One of the primary concerns people have as they age is protecting their children, grandchildren, and other people they love. This can be complicated when an adult child is living with a disability.
Current estimates suggest that as many as 48.9 million Americans living outside of institutions are living with disabilities. As many as 24.1 million have severe disabilities, according to the National Service Inclusion Project (NSIP). This means that a lot of Americans may die each year, leaving a surviving disabled adult child or other close relative. When planning, here are a few questions people might want to ask:
- Who will take care of this person when I am gone?
- How will this person obtain medical care without my help?
- If I leave this person all my money, who will manage the funds?
- If I leave this person money, will he or she lose Medicaid and Medicare eligibility?
These are just a few of the big questions families must ask when they are providing for a disabled adult child or other close relative. Fortunately, there are things people can do right now to protect their loved ones for years to come.
Types of Trusts
A trust is just a document that establishes a set of rules and procedures for managing and distributing assets that are owned and controlled by that document. There are many kinds of trusts. For instance, most trusts are established as revocable, meaning they can be revoked or changed during a person’s life. There are also irrevocable trusts. One people put assets into that type of trust, they cannot change their mind and take things back out of the trust. There are also special needs trusts, which are set up to protect people with disabilities.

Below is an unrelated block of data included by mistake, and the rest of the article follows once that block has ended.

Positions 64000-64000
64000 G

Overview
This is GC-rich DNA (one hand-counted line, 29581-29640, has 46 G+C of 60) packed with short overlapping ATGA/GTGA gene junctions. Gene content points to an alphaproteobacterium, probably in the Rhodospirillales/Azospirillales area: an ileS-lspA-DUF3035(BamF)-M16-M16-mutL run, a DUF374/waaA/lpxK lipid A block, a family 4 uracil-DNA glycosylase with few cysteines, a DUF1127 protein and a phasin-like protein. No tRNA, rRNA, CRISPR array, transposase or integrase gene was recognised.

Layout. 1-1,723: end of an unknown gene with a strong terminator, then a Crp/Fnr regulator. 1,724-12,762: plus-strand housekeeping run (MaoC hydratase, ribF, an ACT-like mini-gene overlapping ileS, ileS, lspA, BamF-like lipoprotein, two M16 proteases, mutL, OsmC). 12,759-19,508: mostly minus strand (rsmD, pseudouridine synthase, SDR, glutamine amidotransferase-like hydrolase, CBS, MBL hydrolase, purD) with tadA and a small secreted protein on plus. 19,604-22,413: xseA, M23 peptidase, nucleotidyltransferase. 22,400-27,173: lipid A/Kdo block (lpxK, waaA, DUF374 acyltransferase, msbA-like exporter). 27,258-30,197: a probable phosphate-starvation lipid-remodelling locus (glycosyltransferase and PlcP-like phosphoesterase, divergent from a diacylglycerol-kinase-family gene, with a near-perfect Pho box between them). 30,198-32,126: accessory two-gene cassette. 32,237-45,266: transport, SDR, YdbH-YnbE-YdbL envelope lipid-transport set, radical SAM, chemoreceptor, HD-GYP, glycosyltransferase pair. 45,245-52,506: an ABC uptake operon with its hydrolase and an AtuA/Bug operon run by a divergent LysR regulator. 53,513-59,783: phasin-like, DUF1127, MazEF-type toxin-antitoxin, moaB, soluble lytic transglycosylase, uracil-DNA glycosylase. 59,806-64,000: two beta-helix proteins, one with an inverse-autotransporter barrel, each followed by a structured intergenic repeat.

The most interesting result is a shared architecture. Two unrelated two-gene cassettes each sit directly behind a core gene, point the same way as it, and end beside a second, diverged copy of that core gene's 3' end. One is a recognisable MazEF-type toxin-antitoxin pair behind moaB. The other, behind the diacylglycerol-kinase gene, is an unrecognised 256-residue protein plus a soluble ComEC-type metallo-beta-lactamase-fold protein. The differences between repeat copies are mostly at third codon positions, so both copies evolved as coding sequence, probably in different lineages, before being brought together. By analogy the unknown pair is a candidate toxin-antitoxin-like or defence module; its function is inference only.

Funding a Trust
There are two basic ways to fund a trust – self-settled and third-party settled. A self-settled trust is one that is funded by the person who is intended to receive its benefits. In other words, you put money in a trust that is set up to provide for your own care and upkeep. On the other hand, a third-party settled trust is one that is funded by someone other than the individual who will receive its benefit.
Special Needs Trusts (SNT)
A special needs trust is often set up to maintain eligibility for public aid and other needs-based benefits, like Medicaid, Medicare, Social Security, and so forth. These trusts are often quite complicated and require the careful review and assistance of an experienced attorney.
Rules for SNTs
In August of 2017, the Centers for Medicare and Medicaid Services (CMS) released guidelines entitled, “Implications of the Cures Act for Special Needs Trusts. In this release, CMS provided clarification on the requirements for establishing a workable SNT.
A properly drafted SNT must meet the following:
- Disabled adult is under 65
- Person must have a qualifying disability
- Trust must be set up solely for that person’s benefit
- Trust reimburses the state for all money left over after death (up to the amount of free care paid by the state while alive)
- Can be established using the money of a loved one or the disabled person created on or after December 13, 2016)
Estate Planning for Disabilities
If you have loved ones with disabilities, there can be a lot of public benefits to preserve, as well as potential tax consequences. In Birmingham, the experienced estate planning lawyers of Five Points Law Group can carefully review the facts of your unique situation and look for the best option to protect those you love. No single solution is good for everyone. Get caring and knowledgeable advice. Call (205) 352-4455 to schedule an appointment today.